I don't think I'd be writing here if I didn't, on some level, have the irrepressible, deep-seated urge to root for the little guy. There are times when this makes it difficult for me to say less than glowing things about a film of which I'm not overly fond, and Ravi Jadhav's Balak Palak is just such a film. It's not that Balak Palak is bad; the film is very competently made, the acting is pretty decent overall, and there's nothing especially offensive about it, it's just that it's a good opportunity lost, and that's probably even more disappointing.
Balak Palak opens on a family in urban Maharashtra having a typically teenaged shouting match when a father finds his son's nudie mags. The father harshly chastises the poor boy, all the while, his mother wonders where they went wrong. Why would their 11-year-old son possibly have any interest in looking at scantily clad women? From here we move into an extended flashback showing Mom and Dad and two of their friends at age thirteen and the journey they take in discovering their own sexuality in rural Maharashtra twenty years earlier. For the next hour, Balak Palak is a really fun little story about kids being kids and the ways they get themselves into and out of trouble when trying to discover what the big deal is.
This extended sequence begins with a huge amount of promise and good-natured dirty fun. The four students, bursting with curiosity about sex, latch onto a low-rent lothario who promises to teach them everything they need to know via dirty magazines, peeping, and all manner of goofy childish misbehavin'. Their journey through the great unknown that is puberty is a joyous thing to witness, as this mixed-gender group (two boys and two girls) navigate the mysterious waters of sex and the physical act of love from afar, and begin to feel the effects of their own hormones and what it feels like to try to act on them. This would make a great movie!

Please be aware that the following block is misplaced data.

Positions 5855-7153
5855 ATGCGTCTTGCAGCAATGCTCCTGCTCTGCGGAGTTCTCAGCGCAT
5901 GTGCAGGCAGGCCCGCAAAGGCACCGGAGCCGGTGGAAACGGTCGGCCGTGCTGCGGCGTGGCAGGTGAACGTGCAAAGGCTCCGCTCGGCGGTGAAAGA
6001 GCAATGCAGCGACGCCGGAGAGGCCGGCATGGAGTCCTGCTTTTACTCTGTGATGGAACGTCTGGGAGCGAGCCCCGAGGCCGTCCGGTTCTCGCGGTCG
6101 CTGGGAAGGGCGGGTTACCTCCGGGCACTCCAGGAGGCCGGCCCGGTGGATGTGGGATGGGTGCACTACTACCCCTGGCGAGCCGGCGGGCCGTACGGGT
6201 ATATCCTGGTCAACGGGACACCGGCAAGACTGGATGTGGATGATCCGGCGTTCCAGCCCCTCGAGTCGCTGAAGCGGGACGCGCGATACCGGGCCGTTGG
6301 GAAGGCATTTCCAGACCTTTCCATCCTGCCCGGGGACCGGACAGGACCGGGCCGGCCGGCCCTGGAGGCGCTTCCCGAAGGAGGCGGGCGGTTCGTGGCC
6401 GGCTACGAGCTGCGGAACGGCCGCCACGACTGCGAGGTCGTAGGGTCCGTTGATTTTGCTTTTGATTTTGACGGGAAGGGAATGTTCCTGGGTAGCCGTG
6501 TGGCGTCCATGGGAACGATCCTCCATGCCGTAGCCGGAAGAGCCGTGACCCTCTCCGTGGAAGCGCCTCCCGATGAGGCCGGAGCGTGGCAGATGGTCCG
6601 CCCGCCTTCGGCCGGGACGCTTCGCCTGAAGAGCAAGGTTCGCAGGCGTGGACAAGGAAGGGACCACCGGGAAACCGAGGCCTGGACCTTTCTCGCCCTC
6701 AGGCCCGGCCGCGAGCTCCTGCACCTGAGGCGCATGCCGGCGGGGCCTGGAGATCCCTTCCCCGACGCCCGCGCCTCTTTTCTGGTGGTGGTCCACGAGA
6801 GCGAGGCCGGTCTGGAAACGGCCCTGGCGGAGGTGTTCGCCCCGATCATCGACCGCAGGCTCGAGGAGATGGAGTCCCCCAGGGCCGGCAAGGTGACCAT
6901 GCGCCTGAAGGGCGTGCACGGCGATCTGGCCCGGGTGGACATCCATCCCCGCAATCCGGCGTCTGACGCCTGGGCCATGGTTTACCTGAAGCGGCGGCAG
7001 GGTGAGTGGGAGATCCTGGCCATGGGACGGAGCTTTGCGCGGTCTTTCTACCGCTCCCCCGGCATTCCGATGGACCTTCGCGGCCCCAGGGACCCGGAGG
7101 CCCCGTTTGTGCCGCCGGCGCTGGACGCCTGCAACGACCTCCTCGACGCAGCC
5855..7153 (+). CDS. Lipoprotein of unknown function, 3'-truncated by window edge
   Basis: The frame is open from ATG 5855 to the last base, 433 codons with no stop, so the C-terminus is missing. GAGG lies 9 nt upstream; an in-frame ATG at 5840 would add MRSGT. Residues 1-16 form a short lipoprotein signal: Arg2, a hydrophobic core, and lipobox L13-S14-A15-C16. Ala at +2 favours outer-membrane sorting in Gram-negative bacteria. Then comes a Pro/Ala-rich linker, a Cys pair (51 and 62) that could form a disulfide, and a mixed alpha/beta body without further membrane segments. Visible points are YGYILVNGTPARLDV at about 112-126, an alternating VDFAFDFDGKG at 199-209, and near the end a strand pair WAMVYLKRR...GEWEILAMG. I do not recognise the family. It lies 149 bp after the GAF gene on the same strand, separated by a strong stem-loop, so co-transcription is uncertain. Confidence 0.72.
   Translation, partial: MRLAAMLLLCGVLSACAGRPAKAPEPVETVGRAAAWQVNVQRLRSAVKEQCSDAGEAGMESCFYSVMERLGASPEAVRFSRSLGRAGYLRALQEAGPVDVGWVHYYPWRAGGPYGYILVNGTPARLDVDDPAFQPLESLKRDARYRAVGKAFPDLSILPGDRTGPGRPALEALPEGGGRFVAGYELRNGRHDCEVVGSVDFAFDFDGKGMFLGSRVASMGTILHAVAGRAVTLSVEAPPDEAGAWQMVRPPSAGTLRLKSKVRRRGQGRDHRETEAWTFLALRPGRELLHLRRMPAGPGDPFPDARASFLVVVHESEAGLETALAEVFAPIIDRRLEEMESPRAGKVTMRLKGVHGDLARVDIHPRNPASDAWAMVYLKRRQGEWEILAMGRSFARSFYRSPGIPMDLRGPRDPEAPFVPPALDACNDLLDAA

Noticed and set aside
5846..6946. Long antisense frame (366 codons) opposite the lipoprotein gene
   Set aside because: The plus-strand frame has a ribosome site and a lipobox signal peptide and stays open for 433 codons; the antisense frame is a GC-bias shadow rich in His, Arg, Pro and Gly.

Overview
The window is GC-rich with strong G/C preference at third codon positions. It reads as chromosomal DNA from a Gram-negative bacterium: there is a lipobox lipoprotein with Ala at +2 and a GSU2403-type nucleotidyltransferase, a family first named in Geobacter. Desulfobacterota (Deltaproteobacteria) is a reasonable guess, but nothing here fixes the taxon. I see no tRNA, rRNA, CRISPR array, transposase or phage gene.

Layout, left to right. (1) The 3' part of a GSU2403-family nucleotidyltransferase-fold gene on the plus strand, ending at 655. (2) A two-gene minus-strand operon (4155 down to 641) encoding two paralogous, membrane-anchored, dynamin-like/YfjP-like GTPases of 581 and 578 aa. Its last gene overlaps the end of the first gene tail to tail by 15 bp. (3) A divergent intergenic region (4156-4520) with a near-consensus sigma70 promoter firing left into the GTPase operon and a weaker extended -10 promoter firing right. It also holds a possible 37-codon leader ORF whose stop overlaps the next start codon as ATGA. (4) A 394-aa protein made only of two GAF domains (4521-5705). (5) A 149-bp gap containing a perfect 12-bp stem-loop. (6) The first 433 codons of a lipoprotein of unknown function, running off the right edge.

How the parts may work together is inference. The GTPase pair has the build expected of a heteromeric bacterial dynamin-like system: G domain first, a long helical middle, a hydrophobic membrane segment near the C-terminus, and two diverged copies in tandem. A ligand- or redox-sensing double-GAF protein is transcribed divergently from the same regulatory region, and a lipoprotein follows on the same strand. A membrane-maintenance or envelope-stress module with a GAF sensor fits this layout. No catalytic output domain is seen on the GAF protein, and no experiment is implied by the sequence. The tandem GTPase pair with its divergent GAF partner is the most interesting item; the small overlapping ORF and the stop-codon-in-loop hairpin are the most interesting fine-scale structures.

Rather than allowing the kids to act on their own, react on their own, make their own mistakes and feel their own consequences, Balak Palak decides that it would be more appropriate to turn on a dime and become a cautionary tale. Enter: wise old uncle. We are introduced to a character who is determined to guide these kids through these waters by suggesting that they simply go to their parents with questions rather than exploring for themselves.
Now, before I get any hate mail, this is an admirable cause. I have a young child and I am wary of the day when I actually have to have these conversations with him, but of course I'd rather him come to me than head off to the internet and reach his own skewed conclusions about love and sex. However, as wonderful, touching, and right as this argument is, it doesn't make for very good drama. What is good in real life doesn't often translate onto the big screen. These kids being kept from making their own mistakes kills the film's drama in its tracks, though I imagine that this is probably the point of the filmmaker, that a little guidance can avoid a lot of anguish. The problem is that anguish makes for good films.
In the end, Balak Palak takes such a hard detour into Afterschool Special territory that it's almost hard to remember the magic of the first half of the film. Those sequences with the kids, boys and girls, exploring the dirty magazines are absolutely golden. The children's curiosity is palpable and entertaining in a way that is no longer the case once reason enters the equation. I much prefer Balak Palak the sex-comedy to Balak Palak the message movie. Too bad I got stuck with both.
The World Premiere of Balak Palak happens tomorrow night, October 26, at the 11th annual South Asian International Film Festival in New York. Click here to purchase tickets and to see the fest's full lineup.